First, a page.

Wednesday, September 2, 2009

Dizzy Gillespie "The Quintet": Why It's Important

The Quintet
Jazz At Massey Hall

A landmark happening. An "it-will-never-happen-again" or "once-in-a-lifetime" moment. Five legends (and I mean LEGENDS) of jazz got together one evening in 1953, to record a tension-filled concert at Massey Hall. Dizzy Gillespie (trumpet), Bud Powell (piano), Charlie Parker (sax), Max Roach (drums) and Charles Mingus (bass) all in the same room. The album would be called, The Quintet Jazz At Massey Hall (Debut/OJC).

This was the first and last time these giants had gotten together. Yes, you and I should have been there. Fortunately and unfortunately as history tells it there weren't a lot of people at this show surprisingly. This was a firecracker of a show because some of the musicians didn't get along in the first place, but also Charlie "Bird" Parker arrived without his horn and had to borrow one.In addition to the fact the Bird and Diz where left to wait for a second flight to Toronto after the rest of the band had left due to over booking.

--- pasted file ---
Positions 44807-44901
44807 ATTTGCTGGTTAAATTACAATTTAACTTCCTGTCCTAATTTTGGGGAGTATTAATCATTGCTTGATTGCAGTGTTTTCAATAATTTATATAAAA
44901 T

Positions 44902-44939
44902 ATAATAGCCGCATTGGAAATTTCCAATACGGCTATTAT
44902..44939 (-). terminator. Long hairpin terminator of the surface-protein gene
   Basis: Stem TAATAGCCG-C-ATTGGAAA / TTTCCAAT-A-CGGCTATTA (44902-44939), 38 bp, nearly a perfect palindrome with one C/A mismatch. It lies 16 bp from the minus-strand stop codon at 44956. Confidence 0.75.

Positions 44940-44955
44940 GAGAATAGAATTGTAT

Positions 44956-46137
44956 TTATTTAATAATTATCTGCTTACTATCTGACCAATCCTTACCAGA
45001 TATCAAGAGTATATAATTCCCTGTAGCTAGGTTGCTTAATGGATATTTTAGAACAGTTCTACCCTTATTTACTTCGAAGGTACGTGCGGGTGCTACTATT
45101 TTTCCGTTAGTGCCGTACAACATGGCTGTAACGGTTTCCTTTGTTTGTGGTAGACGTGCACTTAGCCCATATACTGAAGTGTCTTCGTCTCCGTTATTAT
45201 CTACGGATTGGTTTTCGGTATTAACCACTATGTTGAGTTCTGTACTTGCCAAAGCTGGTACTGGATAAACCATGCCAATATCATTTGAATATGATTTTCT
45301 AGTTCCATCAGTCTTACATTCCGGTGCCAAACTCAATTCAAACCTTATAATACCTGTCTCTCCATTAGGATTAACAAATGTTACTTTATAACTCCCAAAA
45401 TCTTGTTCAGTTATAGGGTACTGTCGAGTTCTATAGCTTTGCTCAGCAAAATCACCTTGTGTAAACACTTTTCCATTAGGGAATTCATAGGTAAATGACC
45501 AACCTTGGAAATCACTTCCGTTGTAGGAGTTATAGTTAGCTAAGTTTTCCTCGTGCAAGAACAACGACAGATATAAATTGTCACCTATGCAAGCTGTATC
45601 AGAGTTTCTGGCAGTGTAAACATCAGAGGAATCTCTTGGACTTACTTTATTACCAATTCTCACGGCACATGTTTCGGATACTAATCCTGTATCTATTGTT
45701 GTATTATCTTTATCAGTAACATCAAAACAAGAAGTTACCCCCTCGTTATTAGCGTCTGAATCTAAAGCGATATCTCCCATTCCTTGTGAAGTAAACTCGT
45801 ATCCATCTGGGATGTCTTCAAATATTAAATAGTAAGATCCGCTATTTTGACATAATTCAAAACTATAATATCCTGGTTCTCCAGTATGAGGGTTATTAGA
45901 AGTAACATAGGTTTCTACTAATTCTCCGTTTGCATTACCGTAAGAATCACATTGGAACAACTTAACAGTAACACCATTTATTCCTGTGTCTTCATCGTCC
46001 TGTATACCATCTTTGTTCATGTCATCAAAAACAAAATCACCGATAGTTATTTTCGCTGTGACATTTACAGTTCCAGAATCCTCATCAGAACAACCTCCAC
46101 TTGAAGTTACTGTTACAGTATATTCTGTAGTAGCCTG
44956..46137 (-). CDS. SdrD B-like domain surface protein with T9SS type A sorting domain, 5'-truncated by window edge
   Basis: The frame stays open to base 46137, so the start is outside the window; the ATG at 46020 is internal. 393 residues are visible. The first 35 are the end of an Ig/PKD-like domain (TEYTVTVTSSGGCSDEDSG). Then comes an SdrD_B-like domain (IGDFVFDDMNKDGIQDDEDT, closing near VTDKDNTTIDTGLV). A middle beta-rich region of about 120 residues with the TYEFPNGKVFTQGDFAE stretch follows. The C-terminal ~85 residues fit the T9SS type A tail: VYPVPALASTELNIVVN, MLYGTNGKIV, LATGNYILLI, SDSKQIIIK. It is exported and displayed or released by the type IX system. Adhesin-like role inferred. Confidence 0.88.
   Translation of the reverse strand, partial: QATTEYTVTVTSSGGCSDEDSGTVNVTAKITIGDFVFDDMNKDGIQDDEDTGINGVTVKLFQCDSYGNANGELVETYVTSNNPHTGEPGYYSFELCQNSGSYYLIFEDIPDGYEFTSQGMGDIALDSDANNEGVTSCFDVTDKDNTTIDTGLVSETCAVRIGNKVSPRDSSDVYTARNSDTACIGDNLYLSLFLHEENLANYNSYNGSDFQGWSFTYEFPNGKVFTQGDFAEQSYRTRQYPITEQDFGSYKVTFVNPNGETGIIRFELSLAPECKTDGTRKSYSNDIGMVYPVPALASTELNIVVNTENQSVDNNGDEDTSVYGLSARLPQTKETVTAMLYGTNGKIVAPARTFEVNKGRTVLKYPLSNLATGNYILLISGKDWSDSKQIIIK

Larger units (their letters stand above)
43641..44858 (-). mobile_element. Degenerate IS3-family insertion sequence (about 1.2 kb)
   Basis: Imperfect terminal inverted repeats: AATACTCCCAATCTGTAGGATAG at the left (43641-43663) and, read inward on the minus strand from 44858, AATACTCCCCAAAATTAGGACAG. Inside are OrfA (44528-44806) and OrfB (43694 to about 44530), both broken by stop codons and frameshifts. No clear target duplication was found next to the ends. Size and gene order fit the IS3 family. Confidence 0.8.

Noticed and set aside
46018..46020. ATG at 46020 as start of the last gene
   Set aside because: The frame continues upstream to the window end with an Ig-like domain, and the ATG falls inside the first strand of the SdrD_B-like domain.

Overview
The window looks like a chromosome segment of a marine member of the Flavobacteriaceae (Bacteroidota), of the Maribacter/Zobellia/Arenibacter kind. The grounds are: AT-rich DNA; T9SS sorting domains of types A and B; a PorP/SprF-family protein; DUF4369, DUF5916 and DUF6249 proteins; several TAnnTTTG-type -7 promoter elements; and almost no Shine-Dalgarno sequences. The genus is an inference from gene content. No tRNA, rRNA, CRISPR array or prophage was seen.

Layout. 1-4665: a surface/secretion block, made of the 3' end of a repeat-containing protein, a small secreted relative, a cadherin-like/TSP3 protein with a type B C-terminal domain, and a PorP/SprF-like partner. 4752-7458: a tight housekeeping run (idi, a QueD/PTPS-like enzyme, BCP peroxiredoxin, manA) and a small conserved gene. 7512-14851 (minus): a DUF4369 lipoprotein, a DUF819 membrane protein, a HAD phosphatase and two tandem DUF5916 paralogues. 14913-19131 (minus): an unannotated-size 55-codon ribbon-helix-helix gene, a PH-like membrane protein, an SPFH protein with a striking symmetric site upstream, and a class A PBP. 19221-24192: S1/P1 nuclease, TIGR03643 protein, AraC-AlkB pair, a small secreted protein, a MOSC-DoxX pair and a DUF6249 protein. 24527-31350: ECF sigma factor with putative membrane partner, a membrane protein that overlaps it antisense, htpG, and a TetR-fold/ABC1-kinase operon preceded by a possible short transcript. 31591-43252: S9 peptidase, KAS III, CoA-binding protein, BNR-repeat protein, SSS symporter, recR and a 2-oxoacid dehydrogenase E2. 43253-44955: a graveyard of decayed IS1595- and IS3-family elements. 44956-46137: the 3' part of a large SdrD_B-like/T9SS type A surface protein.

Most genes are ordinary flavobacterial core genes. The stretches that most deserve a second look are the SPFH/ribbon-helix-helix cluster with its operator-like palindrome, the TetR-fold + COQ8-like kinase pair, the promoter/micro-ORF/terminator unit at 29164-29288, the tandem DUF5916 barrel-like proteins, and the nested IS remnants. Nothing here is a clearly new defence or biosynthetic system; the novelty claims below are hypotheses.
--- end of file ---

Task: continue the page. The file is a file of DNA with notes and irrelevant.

The performance itself is as you would expect, on fire. These were bop legends still with all their chops and ready to set the stage ablaze. Oh, and did I mention--there was no time for rehearsals? Ripping through "now classics" like Gillespie's "Salt Peanuts" and "A Night In Tunisia" and the wonderful Hammerstein-Kern "All The Things You Are", this was a set not to be missed. Thankfully Charles Mingus had recorded the date and it would later be released on vinyl (and of course CD).

There has been much said about this show and its real importance. Some question if it really was that great of a performance. Well that is up to the ear of the listener. But most of the people I know who have listened to this album believe as I do--it is one of the greatest concerts of all time.

While no video exists of this concert there is footage of some of the performers together in different setting. So take a look and then imagine them all together and you may get close to to that one night in May of 1953. For further study into this little slice of history there is great book called Quintet Of The Year by Geoffrey Haydon that does a full diagnoisis of this night. A great read.





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